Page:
An insurance industry think tank recommends the existing auto insurance system be adapted to handle autonomous vehicles (AVs), rather than alternative approaches such as product liability.
The Travelers Institute, the public policy arm of Travelers Insurance, said in a white paper the sector is best positioned to respond to consumer needs in what’s expected to be a decades-long transition to autonomous transportation.
“The current insurance structure is already designed to adapt to evolving risk environments and would minimize regulatory uncertainty, market disruption and consumer confusion,” the 20-page report, released Monday, said in its summary.
A product-liability model has been raised as the default option for AVs, the report said, but “this presumption should be challenged.”
Product liability, used with other consumer goods, is not structured to offer primary, comprehensive solutions to claims, it said. Consumers and victims could be forced to pursue complex, lengthy lawsuits to get compensation. With collision claims the sheer number of incidents could bog down court systems and delay compensation.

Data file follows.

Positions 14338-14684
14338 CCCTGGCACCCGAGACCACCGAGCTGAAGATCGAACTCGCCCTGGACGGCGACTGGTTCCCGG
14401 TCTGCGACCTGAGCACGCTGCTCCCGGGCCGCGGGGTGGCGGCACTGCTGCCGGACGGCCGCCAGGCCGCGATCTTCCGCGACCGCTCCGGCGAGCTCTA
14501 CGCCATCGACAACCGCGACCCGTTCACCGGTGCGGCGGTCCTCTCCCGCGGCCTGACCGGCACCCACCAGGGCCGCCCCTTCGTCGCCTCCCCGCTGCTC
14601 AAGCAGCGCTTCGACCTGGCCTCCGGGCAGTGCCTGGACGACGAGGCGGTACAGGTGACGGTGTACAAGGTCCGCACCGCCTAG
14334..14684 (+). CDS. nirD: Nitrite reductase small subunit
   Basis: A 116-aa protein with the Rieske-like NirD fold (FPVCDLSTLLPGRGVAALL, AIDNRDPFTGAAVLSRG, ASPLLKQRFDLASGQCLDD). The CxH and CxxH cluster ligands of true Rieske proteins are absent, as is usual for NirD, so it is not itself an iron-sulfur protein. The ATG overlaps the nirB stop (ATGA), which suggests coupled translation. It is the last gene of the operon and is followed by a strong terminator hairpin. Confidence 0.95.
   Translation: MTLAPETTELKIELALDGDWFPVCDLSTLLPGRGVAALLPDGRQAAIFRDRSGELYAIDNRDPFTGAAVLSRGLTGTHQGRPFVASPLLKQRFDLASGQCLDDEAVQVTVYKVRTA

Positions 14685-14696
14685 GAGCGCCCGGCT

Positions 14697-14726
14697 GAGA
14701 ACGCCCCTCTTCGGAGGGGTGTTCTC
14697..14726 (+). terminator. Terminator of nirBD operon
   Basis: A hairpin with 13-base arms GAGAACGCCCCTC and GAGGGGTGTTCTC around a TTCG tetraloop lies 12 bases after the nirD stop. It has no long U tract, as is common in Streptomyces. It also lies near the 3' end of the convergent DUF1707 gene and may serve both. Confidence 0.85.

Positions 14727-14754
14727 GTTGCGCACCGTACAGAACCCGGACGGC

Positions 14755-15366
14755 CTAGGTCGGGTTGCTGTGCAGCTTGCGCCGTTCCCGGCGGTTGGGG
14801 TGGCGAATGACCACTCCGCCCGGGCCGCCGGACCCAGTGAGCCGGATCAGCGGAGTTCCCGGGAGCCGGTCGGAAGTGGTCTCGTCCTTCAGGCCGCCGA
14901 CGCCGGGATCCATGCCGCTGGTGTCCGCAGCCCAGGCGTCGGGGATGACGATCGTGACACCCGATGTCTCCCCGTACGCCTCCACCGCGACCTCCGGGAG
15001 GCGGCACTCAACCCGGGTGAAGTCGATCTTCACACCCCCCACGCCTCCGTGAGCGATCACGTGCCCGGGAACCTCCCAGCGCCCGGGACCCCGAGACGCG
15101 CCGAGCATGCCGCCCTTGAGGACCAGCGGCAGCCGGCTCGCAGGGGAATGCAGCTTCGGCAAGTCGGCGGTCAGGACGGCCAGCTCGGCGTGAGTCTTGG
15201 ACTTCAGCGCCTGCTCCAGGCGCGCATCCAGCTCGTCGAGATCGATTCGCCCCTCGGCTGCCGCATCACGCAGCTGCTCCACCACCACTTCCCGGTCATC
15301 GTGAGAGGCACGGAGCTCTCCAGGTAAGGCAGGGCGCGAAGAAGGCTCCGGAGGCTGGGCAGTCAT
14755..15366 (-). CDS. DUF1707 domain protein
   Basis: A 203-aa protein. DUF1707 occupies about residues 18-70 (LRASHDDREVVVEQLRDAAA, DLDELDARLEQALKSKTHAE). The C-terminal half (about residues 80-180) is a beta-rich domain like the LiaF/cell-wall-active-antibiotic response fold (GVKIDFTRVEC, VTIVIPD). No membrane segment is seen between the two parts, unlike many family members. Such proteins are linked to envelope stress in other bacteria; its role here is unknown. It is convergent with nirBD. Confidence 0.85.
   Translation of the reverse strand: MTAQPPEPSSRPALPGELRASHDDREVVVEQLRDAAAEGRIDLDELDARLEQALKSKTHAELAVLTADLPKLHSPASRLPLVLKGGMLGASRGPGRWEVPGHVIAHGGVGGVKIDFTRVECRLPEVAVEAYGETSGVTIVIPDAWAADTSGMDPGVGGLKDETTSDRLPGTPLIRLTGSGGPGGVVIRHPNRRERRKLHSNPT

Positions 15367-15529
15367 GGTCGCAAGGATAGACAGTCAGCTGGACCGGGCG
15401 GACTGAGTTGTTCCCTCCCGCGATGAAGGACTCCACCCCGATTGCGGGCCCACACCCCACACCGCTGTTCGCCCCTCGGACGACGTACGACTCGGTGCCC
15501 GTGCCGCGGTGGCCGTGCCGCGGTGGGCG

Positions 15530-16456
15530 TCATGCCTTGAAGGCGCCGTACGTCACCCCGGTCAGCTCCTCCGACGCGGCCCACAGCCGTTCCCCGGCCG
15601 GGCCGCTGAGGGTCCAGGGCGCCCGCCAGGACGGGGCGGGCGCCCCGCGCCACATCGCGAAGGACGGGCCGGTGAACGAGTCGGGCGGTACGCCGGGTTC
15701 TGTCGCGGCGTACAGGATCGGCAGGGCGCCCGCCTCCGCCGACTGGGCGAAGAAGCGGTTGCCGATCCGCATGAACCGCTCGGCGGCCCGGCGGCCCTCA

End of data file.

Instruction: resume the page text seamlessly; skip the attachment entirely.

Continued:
The report noted it’s taken well over a decade for product-liability claims involving defective Takata airbags to proceed through the product-liability process, with some automakers still involved in litigation.
Using the existing insurance system in an AV world allow for greater speed, fairness and efficiency for claimants, the report said.
“The existing insurance structure is designed to quickly make vehicle owners whole and efficiently compensate crash victims for both bodily injury and property damage,” the report said.
As now, policyholders would have access to coverage for medical expenses, lost income and other coverage. Most are also familiar and comfortable with the existing structure for buying insurance, knowing what it covers and filing claims, it said.
As government policy makers work on developing the AV environment, any proposed regulatory structure “should explicitly address insurance-specific issues and needs,” the report said.
The existing insurance structure can adapt more effectively to the regulatory and legal environment as it evolves, creating or enhancing insurance products.
It would also be better suited to claims filed during the transition, when AVs share the road with conventional vehicles, the report argued.
The report makes several recommendations for AV liability systems, including providing full and timely compensation, efficient claim resolution and encouraging the AV industry to focus on safety, as the insurance industry does today.